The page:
Joking aside, I definitely feel passionate about the future of the arts and of course I want to help in their support. When I’m out reviewing, to my untrained statistical eye it seems like DC audiences are relatively mixed in age. However, lately I’ve been hearing the same question over and over from different theater companies – how do we get young audiences in? By young, they mean Millennials, though at times they even stretch the age range up to the late thirties, which shows just how dire the lack of attendance might be.

So, I want to hear from you. Here in DC we seem to have an amazing array of opportunities to enjoy the arts. But is Kaiser right in his worry that Millennials have little to no exposure to the arts, and consequently won’t support them? How often do you attend theater performances, art exhibits, concerts – and what makes you choose the ones you do? Is it a question of interest, or of being able to afford it? Please sound off! I’d love to hear what you think of Kaiser’s views and whether, in DC at least, you see it as an accurate crisis.

Update: There’s a backlash growing in the arts community to Kaiser’s post. Read more reactions from 2AMt and Tipping Over Backwards.

Entertainment, Interviews, Media, People, Special Events, The Features, We Love Arts

DMVIFF: A Festival for Filmmakers

Tanecia Britt; photo courtesy DMVIFF

This weekend marks the start of the DMV International Film Festival, showcasing the talents of various artists in our area. (‘DMV’ stands for the District, Maryland, and Virginia, for those wondering.) By showcasing up and coming artists from around the world, the DMVIFF is a non-profit organization dedicated to expanding the area’s indie film market through the development and presentation of original stories for the screen. The DMVIFF hopes to educate about the business of film through workshops and panel discussions during the course of the festival. The festival – and organization – has been put together by Tanecia Britt, a DC native and a freelance director.

The festival, which runs Friday through Wednesday the 30th, was the brainchild of Britt after her return from London where she obtained her Masters in Film Video and New Screen Media. “After I got back and created my first feature, School Without Walls, I had trouble entering the film in various area film festivals,” she said. “School was selected in 3 international festivals, so I was confused as to why it wasn’t accepted here in the DC area. It was then I noticed a real lack of knowledge of film festivals, so I decided to do something about it.”

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Downtown, Special Events, The Features, We Love Arts

First Look: the Terra Cotta Warrior Invasion


Yesterday was the opening of “Terra Cotta Warriors: Guardians of China’s First Emperor” at the National Geographic Museum. A rare treat, the exhibit is on the final stop of a four-city US tour and closes on March 31, 2010.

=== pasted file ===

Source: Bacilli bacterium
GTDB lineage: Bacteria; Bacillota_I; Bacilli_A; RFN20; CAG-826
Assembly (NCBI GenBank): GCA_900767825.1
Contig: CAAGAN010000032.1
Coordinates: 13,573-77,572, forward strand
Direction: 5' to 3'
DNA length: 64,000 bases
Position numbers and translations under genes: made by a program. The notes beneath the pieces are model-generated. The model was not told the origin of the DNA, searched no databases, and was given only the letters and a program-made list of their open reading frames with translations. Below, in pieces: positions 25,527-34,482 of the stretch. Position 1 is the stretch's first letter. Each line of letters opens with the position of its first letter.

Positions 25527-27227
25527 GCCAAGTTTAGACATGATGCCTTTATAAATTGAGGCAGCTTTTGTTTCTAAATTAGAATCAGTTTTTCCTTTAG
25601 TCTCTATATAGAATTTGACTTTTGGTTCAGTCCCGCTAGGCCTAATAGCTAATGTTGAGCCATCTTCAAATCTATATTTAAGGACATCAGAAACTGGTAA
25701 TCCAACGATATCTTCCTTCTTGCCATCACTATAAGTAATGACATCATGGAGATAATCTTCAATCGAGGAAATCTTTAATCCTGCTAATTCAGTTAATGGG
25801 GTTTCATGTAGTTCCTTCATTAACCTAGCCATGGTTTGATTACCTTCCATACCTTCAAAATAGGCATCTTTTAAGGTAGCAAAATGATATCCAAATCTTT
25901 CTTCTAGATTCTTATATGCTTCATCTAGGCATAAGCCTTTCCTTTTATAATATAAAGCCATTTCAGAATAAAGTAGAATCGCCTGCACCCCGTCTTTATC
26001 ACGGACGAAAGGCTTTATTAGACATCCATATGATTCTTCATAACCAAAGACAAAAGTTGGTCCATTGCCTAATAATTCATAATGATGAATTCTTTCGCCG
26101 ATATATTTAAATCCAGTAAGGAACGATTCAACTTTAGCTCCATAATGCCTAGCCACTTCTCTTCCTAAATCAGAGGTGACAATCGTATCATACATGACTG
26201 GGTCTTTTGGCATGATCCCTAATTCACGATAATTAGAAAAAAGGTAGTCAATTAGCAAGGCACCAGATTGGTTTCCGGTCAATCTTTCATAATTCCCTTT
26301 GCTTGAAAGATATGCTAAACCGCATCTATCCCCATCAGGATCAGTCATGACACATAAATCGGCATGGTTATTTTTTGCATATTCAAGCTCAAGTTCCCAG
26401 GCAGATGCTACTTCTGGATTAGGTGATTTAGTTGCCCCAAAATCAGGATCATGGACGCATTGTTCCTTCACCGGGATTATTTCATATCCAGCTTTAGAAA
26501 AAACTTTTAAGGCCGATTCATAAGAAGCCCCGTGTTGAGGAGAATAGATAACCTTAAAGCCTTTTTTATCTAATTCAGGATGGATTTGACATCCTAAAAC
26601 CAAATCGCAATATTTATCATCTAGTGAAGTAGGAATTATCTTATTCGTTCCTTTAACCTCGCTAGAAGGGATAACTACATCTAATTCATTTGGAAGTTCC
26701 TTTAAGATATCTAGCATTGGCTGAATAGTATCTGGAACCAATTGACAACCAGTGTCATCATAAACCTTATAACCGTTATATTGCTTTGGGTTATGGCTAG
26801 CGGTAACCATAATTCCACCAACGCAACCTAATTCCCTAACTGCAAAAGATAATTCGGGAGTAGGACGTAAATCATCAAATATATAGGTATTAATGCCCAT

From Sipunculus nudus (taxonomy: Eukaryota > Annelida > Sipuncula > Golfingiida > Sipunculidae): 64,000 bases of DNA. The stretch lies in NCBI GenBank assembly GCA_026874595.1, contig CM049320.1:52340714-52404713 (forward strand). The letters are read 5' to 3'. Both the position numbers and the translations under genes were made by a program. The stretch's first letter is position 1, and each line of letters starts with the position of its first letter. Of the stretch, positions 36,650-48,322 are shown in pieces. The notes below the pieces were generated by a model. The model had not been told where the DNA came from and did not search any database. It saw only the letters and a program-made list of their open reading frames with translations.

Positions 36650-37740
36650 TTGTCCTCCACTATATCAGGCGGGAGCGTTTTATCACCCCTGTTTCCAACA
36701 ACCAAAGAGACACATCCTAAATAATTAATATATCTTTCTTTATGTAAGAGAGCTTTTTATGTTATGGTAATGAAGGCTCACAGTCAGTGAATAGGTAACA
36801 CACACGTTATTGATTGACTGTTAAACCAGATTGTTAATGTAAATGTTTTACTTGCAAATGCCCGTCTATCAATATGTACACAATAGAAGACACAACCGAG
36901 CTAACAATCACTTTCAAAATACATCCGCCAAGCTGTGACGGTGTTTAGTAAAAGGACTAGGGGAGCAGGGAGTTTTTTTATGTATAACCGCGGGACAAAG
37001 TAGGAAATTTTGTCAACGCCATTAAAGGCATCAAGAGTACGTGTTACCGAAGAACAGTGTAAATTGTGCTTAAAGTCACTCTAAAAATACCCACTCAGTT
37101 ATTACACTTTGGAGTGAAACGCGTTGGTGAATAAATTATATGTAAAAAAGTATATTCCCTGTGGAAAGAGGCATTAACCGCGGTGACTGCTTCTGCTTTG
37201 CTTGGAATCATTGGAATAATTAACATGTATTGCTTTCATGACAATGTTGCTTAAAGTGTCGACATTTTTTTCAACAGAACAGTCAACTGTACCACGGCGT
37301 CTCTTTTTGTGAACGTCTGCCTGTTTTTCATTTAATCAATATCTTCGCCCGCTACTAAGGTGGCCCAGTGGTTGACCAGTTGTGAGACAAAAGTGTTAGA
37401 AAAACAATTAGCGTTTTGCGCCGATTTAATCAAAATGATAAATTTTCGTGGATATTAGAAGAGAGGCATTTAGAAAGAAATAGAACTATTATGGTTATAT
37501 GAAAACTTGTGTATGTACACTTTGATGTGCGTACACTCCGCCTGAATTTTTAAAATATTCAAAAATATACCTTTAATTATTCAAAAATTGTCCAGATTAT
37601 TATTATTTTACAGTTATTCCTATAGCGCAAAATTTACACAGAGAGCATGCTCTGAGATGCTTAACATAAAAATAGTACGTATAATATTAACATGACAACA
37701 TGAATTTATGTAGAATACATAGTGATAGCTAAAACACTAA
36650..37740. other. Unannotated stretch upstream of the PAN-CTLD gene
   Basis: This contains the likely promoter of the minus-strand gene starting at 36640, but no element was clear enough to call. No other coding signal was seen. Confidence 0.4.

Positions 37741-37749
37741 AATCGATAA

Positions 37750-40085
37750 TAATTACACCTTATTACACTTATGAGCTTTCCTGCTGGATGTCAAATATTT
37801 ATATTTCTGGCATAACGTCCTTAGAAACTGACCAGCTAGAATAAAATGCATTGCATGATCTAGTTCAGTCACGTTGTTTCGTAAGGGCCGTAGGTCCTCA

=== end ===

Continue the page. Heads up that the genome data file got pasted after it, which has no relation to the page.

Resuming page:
Promotion for this visit has been going on since spring of this year. The hype is justifiable, however. This particular exhibit features the largest number of terra cotta figures to ever visit the US. Fifteen figures from the tomb of China’s First Emperor Qin Shihuangdi (221 B.C. – 210 B.C.) are in a magnificent display that spans two galleries ans 12,000 square feet.

I only had an hour this past Wednesday to visit – SmithGifford and NatGeo had a special invitation-only event for local bloggers and photographers. I was too busy shooting photographs to really absorb the whole experience, but I definitely will be heading back to soak it all in. It’s well worth the cost. And there’s a special offer for WeLoveDC readers as well – I’ll spill the beans after you browse some photos from that evening; you can decide for yourself if you want to go. Continue reading

Entertainment, Music, Special Events, The Features

Wynton Marsalis jazzes up the Kennedy Center

Photo courtesy of
‘Sketches of Gill Evans’
courtesy of ‘vitelone’

The affection was clearly mutual:  hundreds of arts advocates stood on their feet, applauding wildly for a full ten minutes. Jazz virtuoso Wynton Marsalis, flanked by a five-man band, stood staring back at them, tears streaming down his face. He has just spent an hour weaving the tale of music, art and American cultural identity, rendering all present effectively speechless. 

Last night at the Kennedy Center, Marsalis gave the Nancy Hanks Lecture, the evening component of the 22nd annual Arts Advocacy Day, organized by Americans for the Arts. The lecture was established to honor Nancy Hanks, former President of Americans for the Arts and chair of the National Endowment for the Arts, and has featured many of the bright lights of the arts, including Maya Angelou, Dr. Billy Taylor and Robert Redford

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Alexandria, Fun & Games, Special Events, We Love Arts

We Love Arts: The Art of Autumn

Photo courtesy of smleon
32_309 Fish.jpg, courtesy of smleon

Fall is right around the corner…and so is the sixth annual Alexandria Festival of the Arts.

The festival runs this year on Saturday, September 13 and Sunday, September 14. As usual, the festival will occupy the section of King Street between the Potomac and Washington Street, so casual drivers of the area should consider alternate routes through downtown. Continue reading